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Ironman last won the day on January 17

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About Ironman

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  1. The medication is supposed to act as training wheels while the patient adjusts his thinking. Rule #1 - how we think determines how we feel Rule #2 - how we feel determines how we act. Remember what you were able to do thinking-wise while on the medications. Those same skills will work. If anxiety impedes in life function, it's a disorder. Healthy anxiety would be - walking alone in a dark, unfamiliar area. Your antenna are up - fight or flight. It's understandable that one would be on edge - it's a situation that can go in any direction. That feeling is common to everyone and every animal.
  2. I didn't know you were a runner. I am, too. I don't usually try to run additional distance. Before the Corona, I was running, well jogging, almost 10km 2 to 3 times a week. The lockdowns put enough anxiety into me to stop me from running cold turkey for five weeks. I have been fighting to get it back to 5.5miles twice a week. I realized I am not 30 anymore, so even I have to be kind to myself if I have a bad run. Still, pushing ourselves past the limit and knowing we do it - not good. A decent run should take care of the nerves for awhile.
  3. I am sorry to read about this. You are making yourself sick, though. The doctors told you that you are fine, but you didn't believe it, had more anxiety with the physical symptoms (probably due to lack of oxygen) and then tried to run?! Running takes time to build endurance. If you aren't used to running, you really should have just gone for a fast walk. You pushed yourself too hard! It's almost a form of self-punishment that you put yourself through. :( I don't know what you would have done if you did have a blood clot. Lesson one - be kind to yourself and learn to yourself first, then the doctor!
  4. Exercise would do it. Watching what you eat. Managing the anxiety. Unfortunately, it can be physically genetic, not just stress-related. I have it on both sides of my family, and sadly, I just happen to type this on the 14th anniversary of losing my father. Hypertension and heart attack just weeks before retirement at age 60. I am on Losartan 25mg a day. Corona hasn't helped because I have put on weight. Anxiety will lead to all sorts of weird outcomes, when it is really the anxiety behind it.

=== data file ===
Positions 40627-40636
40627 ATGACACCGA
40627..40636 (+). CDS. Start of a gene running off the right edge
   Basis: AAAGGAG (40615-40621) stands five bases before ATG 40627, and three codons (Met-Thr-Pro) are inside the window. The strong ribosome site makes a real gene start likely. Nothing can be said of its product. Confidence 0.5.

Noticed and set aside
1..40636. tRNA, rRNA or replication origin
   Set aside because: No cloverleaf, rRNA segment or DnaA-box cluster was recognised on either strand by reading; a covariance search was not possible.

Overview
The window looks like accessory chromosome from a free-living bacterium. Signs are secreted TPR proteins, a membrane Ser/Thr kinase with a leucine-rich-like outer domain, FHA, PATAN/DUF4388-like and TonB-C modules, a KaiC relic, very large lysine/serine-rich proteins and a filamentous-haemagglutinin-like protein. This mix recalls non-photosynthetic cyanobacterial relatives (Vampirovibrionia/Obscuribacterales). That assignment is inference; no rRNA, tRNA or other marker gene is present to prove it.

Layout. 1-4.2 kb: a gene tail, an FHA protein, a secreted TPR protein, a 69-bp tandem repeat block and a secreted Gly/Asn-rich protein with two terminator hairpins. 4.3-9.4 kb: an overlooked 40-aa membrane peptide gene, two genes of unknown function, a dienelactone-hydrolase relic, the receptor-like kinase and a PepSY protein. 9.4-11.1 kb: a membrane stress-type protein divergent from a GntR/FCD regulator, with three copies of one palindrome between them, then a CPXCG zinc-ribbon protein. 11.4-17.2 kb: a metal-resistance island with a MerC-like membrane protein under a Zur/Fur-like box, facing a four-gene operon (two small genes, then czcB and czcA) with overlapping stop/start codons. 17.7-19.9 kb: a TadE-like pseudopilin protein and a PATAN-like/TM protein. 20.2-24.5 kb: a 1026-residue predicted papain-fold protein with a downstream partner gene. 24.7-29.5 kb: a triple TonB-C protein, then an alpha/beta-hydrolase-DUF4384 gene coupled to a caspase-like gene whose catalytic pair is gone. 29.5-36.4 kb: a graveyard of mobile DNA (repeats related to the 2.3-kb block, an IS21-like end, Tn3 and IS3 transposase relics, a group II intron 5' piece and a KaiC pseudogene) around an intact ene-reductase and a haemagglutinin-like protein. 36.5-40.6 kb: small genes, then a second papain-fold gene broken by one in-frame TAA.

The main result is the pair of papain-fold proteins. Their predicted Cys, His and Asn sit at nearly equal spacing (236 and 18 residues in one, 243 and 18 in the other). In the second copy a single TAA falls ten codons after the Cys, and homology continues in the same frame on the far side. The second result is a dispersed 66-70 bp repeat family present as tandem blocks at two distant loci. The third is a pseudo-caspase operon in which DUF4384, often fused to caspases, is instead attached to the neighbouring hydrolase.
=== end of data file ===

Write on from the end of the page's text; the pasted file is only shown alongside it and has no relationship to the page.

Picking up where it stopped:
5. If you have a low risk for blood clotting, then that is good news. If I get a weird sensation in my legs, it's a sign I need to move them. If you don't move them enough, they can get crampy and twingey.
  6. Cramps are usually muscular, though, right?
  7. While we do know our own bodies, doctors learn about the function of the body itself. They will know what to officially worry about. You're not a loon; you are just trying to take too much your doctor!
  8. I would agree with all of the above posts. Anxiety can do all kinds of things to the body. It cranks up my nausea, makes my muscles tense to the point I shiver. Breathing is tough, and there have been times when swallowing was next to impossible, like a large air bubble kept going up and down my esophagus and couldn't expel the air! It doesn't sound like acid indigestion and a lump in the throat would be cancer. Ulcers are bacterial (that took a while to figure out). If the doctor said you are fins based on recent tests, then you are to believe him - he is telling the truth. He performs testing all the time, so he would know what to look for. I do software testing and know what to look for! I do have a bit of trouble with occasional arm and neck stiffness due to the way I sleep. The only way to get through it is *gently* stretch every day. If you have to take an aspirin on bad days, do so sparingly.
  9. Doctors won't write anything off. Everything is noted for tracking purposes, no matter how far back. Yes, it would be malpractice otherwise. Anticipatory anxiety is ALWAYS worse than the actual event itself. We put too much energy into something that isn't that critical. If it is, address it with the doctor at that point. Until then, don't put energy into it.
  10. Leg cramps are muscular, a bit unrelated. Potassium, magnesium, and calcium may be a bit low....or there is dehydration.
  11. I looked it up. Yes, the Complete Blood Count checks all of the blood for lymphoma, leukemia, cancer, etc. You should be fine.
  12. I had a sinus infection that was so bad in 2016, it caused a vitreous hemorrhage or blood inside my eye (I'd have to go into this story someday - a week and three trips to the ER). One in 175,000 sinus infections results in an eye hemorrhage. I had a doctor tell me I would be permanently blind, another who thought I had had a hemorrhagic stroke (proven wrong with a CAT scan). The first ER doc I saw was someone I was in university with and he was correct in his diagnosis! He just needed to refer me to eye doctors to confirm. The pain would be focused and persistent I would think.
  13. Yep molars and 12-year-molars. If it continues, see a dentist. So far, nothing to worry about.....growing pains.
  14. Yep - that is the mind going too fast for the body. That will diminish the more relaxed you become. It is scary to go through, but it can decrease. I remember it being quite bad for a period of time. There is hope!
  15. Is the wandering mind a form of derealization/depersonalization when you zone out as if in a fog?